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Title:The limits and possibilities of multicultural education
Author(s):Rodriguez, Alicia Pallerols
Doctoral Committee Chair(s):Trent, William T.
Department / Program:Education
Degree Granting Institution:University of Illinois at Urbana-Champaign
Subject(s):Education, Bilingual and Multicultural
Education, Philosophy of
Abstract:Through sociohistorical analysis, this dissertation examines the conceptual basis of multicultural education to determine its strengths, limitations, and viability. Multicultural education has been both criticized and embraced, but rarely has its conceptual foundations been analyzed closely. This study seeks to uncover some of the more problematic assumptions of multicultural education that question its coherence. Although there is not a consensus on the meaning of multicultural education, most approaches seek to promote equality, democracy, tolerance, respect, and cross-cultural competency. Multicultural education is fundamentally concerned with teaching the moral principle about the equal worth of all human beings. Using the rhetoric of race, class, and gender analysis, multicultural education has tended to represent individuals as members of static identity groups. Multicultural education has failed to deal with the complex relationships between cultural identities within individuals and across individuals. Contemporary theories of culture, cultural identity, and difference that illuminate the ambiguous, fluid, unstable, and political nature of identity constructs could provide multicultural educators with a language to better conceive of multiculturalism. In considering the difficulty in dealing with a fluid conception of cultural identity and the barriers to accepting and respecting all cultural differences, as illustrated by the failed attempt in New York City to promote a form of multicultural education that includes lesbian and gay identity, the best multicultural education can do is nurture a sensibility about and sensitivity toward the social world. Multicultural education cannot realistically dismantle structural inequalities, but it can encourage students to be empathic, curious, critical thinkers, and passionate about social justice.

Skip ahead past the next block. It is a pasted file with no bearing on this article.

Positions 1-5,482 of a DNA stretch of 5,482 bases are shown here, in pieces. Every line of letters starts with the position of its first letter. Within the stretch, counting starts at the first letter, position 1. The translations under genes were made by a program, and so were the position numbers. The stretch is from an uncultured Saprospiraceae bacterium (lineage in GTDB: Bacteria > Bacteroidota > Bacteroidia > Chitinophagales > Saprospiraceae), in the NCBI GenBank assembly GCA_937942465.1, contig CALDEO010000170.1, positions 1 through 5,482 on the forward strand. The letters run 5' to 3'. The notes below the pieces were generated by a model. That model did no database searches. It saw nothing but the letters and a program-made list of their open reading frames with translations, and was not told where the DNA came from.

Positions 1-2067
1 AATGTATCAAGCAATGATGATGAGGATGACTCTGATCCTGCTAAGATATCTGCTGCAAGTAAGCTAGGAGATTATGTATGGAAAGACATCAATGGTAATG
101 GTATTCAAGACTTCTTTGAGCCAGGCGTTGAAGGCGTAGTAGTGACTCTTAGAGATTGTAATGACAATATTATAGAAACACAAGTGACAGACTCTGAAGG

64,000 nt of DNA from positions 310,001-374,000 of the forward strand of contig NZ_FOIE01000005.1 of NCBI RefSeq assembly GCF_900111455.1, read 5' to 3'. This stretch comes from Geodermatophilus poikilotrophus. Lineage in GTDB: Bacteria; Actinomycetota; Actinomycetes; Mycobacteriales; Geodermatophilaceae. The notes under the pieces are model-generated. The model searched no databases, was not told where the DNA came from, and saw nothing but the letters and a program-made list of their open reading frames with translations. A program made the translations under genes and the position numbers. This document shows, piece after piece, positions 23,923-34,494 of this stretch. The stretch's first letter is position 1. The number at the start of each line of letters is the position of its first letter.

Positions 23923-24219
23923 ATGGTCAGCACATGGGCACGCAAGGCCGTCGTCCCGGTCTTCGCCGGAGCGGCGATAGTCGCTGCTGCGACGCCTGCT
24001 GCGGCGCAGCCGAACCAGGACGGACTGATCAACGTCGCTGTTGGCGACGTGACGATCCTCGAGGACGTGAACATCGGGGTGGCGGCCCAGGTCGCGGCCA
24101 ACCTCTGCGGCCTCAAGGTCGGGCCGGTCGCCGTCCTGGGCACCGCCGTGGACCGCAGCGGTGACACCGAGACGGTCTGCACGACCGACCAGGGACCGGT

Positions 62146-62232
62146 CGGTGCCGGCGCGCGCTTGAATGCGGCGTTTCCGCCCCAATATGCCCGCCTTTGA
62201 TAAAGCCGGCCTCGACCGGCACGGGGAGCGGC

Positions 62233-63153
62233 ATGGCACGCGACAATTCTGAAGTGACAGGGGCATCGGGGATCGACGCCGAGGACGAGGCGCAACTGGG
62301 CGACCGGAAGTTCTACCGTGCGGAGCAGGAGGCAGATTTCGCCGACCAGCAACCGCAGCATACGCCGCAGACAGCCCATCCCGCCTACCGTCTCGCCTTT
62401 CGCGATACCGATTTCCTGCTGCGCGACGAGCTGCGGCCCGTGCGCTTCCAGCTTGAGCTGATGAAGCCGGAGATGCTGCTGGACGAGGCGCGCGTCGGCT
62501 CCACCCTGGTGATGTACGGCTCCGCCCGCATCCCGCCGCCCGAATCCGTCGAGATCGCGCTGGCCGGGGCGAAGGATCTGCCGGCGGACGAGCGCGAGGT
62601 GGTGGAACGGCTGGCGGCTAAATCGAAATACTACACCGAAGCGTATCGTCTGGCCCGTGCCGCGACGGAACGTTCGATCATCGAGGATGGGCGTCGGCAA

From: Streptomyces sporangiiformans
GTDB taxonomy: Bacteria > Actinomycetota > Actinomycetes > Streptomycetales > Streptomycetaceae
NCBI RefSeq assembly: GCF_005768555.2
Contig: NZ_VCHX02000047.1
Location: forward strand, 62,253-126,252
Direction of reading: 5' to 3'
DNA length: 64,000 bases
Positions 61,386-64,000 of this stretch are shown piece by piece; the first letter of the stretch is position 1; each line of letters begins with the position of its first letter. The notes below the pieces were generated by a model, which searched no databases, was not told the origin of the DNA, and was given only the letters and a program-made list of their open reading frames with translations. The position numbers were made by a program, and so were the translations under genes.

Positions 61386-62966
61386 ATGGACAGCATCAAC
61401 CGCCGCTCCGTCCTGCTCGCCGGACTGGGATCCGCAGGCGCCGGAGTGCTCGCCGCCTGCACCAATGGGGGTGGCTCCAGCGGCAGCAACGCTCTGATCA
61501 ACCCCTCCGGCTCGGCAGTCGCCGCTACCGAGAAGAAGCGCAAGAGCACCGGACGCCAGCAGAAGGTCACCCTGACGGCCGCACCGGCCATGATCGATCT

Issue Date:1996
Rights Information:Copyright 1996 Rodriguez, Alicia Pallerols
Date Available in IDEALS:2011-05-07
Identifier in Online Catalog:AAI9712419
OCLC Identifier:(UMI)AAI9712419

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